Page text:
Tony Scott Dies And Leaves Us With Top Gun And The Good Wife
By Alex Cranz
I had a moment of pause before walking into The Bourne Legacy. For some reason I read Tony Gilroy and thought Tony Scott and there was a brief moment of terrible nerves. Scott’s final films were kinetic to the visual extreme. The man whose cinematic propensities would inspire a whole generation of filmmakers who would in turn forever change the Hollywood blockbuster seemed to be parodying himself in his final films. Indeed he seemed to be parodying the entire film movement he in fact inspired.
The smash cuts of the Bourne series. The visual melange of CGI and sweaty heroes and heroines found in Michael Bay’s films. It can be traced back to Tony Scott and two very important films: Top Gun and Days of Thunder. Scott would go smarter in later films and he’d get more absurdly bombastic in even later films, but in those two films he seemed to develop the prototypical Hollywood action epic. And he made Tom Cruise not just a star, but a cultural icon.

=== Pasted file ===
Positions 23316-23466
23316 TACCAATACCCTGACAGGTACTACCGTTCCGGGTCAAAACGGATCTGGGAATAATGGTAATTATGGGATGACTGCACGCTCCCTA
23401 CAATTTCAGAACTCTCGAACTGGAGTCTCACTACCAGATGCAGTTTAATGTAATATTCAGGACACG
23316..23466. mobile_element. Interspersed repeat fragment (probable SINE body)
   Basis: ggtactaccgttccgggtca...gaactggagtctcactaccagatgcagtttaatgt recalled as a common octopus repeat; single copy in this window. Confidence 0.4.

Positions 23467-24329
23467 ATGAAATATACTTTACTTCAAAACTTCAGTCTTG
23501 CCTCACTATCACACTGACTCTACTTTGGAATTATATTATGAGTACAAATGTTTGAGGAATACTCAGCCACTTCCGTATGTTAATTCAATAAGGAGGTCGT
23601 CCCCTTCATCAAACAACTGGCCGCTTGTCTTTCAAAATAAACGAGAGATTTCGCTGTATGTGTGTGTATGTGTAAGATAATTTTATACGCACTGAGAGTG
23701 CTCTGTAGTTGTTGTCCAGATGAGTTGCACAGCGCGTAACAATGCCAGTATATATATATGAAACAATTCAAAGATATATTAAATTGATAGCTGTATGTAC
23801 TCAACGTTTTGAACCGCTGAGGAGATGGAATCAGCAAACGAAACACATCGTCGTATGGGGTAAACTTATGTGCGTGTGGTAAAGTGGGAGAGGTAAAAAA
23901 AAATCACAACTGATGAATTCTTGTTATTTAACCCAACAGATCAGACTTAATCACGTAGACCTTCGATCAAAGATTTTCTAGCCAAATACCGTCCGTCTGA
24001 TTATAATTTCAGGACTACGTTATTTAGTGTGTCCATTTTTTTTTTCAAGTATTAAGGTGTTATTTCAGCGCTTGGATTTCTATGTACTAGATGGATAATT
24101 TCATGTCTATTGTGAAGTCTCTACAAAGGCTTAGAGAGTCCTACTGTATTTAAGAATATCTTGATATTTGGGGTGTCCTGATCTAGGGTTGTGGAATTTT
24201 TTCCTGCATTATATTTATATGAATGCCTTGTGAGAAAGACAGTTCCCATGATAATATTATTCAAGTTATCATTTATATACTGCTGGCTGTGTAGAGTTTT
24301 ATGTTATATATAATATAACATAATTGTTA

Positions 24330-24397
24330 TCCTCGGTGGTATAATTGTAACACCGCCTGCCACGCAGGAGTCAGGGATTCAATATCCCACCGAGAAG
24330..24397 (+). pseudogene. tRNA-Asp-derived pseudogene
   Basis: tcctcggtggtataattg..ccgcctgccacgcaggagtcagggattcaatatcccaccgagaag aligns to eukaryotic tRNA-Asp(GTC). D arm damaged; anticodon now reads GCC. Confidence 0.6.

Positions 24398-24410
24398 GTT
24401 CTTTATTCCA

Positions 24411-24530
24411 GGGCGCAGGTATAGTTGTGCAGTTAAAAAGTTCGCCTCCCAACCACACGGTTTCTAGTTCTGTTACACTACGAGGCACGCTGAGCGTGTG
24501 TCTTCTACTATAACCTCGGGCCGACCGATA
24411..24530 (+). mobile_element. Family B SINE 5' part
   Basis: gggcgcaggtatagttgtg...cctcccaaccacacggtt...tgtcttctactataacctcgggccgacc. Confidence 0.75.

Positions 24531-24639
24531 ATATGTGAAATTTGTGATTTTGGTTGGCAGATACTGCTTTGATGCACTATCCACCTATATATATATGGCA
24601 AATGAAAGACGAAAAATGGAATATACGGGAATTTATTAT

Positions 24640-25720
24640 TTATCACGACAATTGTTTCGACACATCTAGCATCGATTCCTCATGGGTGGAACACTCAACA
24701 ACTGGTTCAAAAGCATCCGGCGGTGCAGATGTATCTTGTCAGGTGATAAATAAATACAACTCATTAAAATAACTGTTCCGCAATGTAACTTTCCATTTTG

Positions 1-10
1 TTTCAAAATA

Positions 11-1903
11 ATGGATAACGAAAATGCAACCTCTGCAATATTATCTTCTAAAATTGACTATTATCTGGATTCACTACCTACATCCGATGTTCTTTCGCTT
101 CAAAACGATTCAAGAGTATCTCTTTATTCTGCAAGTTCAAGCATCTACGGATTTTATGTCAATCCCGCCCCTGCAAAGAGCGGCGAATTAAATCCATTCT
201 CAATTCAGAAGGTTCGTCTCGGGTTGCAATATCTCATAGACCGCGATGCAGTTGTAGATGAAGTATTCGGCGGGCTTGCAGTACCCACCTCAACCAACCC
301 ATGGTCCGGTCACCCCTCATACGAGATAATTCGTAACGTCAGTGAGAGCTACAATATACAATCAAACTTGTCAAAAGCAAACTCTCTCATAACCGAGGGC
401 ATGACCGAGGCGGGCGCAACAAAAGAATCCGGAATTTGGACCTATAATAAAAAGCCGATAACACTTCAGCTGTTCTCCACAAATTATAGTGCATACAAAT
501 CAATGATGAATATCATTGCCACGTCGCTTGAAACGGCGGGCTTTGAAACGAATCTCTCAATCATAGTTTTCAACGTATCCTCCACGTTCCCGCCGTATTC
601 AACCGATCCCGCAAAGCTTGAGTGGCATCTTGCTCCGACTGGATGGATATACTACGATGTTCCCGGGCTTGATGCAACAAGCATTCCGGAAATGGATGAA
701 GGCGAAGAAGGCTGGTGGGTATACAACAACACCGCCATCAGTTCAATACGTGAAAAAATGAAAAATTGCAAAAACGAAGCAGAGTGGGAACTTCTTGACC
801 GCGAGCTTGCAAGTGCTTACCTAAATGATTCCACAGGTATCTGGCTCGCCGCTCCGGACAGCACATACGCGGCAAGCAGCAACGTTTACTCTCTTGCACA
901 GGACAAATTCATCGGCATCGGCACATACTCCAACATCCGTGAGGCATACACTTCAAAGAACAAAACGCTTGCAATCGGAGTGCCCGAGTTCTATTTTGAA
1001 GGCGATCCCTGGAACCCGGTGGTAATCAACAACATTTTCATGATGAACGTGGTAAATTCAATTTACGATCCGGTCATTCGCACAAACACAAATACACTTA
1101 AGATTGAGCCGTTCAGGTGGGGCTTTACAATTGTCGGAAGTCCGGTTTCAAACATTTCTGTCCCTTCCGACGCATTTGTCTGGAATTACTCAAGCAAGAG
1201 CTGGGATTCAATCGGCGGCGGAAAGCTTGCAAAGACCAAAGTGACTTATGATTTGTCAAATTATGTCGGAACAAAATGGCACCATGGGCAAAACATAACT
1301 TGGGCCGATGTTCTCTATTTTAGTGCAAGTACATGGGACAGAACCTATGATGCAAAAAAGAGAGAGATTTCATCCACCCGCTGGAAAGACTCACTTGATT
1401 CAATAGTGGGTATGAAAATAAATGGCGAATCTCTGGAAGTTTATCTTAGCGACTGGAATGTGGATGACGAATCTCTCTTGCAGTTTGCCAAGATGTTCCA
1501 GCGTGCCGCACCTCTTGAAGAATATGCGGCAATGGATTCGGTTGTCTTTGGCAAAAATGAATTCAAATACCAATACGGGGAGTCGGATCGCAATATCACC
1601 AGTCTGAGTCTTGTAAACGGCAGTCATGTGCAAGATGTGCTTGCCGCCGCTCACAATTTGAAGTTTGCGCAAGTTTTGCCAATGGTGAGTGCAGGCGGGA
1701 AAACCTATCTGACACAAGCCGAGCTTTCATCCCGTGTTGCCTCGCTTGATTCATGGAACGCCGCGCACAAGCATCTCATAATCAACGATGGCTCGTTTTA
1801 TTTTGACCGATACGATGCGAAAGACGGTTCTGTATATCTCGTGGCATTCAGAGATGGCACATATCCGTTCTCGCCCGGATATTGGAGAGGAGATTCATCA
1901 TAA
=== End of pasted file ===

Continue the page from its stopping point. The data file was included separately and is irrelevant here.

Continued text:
Tony Scott’s films could sometimes be hard to follow. Often they could be ridiculous. He cast a 23-year-old Nicole Kidman as a neurosurgeon and turned a few schluppy train engineers into Denzel Washington and Chris Pine. He also gave Halle Berry one of her first film roles, made Denzel Washington into an action star and produced The Good Wife.
His death is shocking and tragic, but his contributions to our pop culture are innumerable and he will be missed. He never made a Bourne film. Just inspired them. And while I’m still not sure if I would have liked his take on them I keep thinking about it today. That brief moment where I though Tony Scott was Tony Gilroy. It would have been interesting wouldn’t it have been?
And while it would have been hella entertaining.